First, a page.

— CNP

The Host

The HostMonster movies are generally a critically maligned genre. But that’s because monster movies generally have all the cinematic quality of a two-week-old lamb kebab. On the other hand, Korean cinema is the hottest thing around the festival circuit. So, what do you get when you synergise it up with a Korean monster flick? You get The Host, which is about as fine a monster film as you will see this decade.

The setting is Seoul or, more specifically, the Han River. The monster itself is a kind of giant mutated axolotl with a gift for gymnastics, a multi-faceted jaw that would make a dentist cream their pants and a capricious disposition. The hero, of sorts, is a blonde-tipped slob named Gang-du, who somehow managed to father a daughter about a dozen years ago but now finds it difficult just to stay awake. When Gang-du’s daughter is taken by the monster, the whole family—father, uncle, aunt and grandfather—pitch in to rescue her.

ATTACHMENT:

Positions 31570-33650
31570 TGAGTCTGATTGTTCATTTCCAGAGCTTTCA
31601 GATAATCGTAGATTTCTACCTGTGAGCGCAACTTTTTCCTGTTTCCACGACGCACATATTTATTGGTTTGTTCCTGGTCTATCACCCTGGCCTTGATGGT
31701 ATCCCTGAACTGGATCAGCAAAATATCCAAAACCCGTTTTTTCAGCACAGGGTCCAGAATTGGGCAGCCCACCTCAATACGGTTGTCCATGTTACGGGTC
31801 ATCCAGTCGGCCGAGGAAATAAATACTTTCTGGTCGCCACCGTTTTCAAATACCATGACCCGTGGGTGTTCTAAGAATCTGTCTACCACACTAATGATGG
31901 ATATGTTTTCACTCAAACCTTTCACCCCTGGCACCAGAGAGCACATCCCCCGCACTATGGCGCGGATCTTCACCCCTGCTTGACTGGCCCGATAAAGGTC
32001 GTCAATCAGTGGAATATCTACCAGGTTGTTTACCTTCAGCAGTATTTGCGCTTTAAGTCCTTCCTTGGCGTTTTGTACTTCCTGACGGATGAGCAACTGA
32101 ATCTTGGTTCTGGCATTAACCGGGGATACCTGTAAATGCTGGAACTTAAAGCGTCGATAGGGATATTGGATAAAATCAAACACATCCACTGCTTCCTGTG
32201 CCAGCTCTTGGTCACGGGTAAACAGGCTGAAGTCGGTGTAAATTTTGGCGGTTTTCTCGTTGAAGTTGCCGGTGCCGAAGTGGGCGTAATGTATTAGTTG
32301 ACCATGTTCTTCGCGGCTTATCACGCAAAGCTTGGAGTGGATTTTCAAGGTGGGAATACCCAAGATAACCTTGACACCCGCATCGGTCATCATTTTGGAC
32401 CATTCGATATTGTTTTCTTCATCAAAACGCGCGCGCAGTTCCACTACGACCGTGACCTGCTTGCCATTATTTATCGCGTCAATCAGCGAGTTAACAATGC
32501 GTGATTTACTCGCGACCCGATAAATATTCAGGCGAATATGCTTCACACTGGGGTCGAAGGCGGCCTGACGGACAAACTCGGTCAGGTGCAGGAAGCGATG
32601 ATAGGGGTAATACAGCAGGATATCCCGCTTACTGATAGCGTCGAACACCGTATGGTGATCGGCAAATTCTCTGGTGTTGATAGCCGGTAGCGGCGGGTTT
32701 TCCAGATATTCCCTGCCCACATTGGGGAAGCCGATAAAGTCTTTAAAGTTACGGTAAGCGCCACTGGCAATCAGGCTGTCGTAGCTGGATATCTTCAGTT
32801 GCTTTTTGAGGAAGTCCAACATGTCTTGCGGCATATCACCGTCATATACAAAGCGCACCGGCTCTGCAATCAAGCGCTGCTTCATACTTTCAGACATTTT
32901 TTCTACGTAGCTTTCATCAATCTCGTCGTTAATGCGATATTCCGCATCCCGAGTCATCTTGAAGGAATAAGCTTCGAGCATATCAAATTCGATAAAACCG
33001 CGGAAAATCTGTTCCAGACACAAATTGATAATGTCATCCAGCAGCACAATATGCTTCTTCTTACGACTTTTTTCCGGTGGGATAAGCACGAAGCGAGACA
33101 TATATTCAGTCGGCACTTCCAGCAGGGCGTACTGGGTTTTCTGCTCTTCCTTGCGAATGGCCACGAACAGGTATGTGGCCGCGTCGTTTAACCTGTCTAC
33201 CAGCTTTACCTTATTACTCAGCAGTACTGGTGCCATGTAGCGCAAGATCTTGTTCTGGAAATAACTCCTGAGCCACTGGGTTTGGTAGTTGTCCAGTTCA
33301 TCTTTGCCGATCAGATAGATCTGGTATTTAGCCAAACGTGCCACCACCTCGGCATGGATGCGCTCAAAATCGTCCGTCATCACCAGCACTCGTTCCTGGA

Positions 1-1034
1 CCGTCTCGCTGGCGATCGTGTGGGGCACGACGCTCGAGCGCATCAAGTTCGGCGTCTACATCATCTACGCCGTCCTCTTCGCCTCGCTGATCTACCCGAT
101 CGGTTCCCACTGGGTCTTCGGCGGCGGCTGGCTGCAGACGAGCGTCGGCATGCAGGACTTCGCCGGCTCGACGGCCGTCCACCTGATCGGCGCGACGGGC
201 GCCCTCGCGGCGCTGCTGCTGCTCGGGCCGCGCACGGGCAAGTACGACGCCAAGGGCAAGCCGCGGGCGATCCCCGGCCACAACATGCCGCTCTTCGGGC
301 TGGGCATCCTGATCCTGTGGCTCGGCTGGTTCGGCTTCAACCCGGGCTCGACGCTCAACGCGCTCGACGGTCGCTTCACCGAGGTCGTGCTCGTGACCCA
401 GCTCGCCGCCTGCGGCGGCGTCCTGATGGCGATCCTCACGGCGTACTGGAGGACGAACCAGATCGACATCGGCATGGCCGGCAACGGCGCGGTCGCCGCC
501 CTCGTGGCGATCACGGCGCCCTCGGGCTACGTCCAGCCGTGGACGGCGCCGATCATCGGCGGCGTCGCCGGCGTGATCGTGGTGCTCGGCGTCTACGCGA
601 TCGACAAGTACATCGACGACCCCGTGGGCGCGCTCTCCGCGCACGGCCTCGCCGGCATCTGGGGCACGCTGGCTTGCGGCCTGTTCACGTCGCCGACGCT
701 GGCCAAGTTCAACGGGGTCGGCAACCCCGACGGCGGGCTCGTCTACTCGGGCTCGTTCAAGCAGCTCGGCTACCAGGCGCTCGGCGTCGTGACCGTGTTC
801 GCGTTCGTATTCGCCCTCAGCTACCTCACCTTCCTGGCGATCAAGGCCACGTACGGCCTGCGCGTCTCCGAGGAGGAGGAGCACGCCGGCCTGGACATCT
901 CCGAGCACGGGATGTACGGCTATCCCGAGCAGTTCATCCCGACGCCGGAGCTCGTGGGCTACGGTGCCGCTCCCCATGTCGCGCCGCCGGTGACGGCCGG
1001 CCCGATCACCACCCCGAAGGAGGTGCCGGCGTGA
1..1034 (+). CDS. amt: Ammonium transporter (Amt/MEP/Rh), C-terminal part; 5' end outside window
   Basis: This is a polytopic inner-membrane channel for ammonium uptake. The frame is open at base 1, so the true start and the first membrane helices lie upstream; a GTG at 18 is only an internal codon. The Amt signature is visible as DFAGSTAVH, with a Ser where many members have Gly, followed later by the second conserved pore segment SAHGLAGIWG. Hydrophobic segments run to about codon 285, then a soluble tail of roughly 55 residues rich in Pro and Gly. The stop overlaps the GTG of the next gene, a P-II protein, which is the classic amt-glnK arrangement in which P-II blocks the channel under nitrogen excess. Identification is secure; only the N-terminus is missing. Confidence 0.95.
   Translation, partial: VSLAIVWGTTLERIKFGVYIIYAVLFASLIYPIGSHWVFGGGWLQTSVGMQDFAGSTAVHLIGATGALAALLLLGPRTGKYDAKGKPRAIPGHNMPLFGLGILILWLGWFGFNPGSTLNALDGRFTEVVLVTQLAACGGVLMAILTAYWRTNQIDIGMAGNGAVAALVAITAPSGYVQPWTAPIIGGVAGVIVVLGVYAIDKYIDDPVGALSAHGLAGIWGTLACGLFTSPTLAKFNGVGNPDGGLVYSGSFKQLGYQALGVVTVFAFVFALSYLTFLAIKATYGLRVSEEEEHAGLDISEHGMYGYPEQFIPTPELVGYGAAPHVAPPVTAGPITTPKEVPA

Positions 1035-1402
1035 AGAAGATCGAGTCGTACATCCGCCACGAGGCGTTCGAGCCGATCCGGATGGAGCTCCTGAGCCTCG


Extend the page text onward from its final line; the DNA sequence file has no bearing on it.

For those in the mood for a splatter-fest, The Host won’t deliver—the horror is largely in the humanity around the monster, not in blood and guts. Nevertheless, the monster itself is a work of organically goopy delight and has enough of an appetite for flesh to justify the two-hour running time.

Like Breath, another Korean film that screened at this year’s Melbourne Film Festival, The Host glides from pathos to humour in the blink of an eye. Indeed, it is its perfect balance of audacious satire and heartfelt honesty that lifts the film out of being a simple genre flick. At the moments which, in an American movie, would be the most cloyingly sentimental, director Joon-ho Bong isn’t afraid to undercut the mood with slapstick, before quickly getting back to the thrust and drive of the narrative. In terms of satire, it is clear from the start that authority figures of any kind are likely to be either foolish or downright negligent—led by their hubris into errors of catastrophic scale. So, it is left to the family and their inventiveness to seek out the monster and bring an end to the chaos.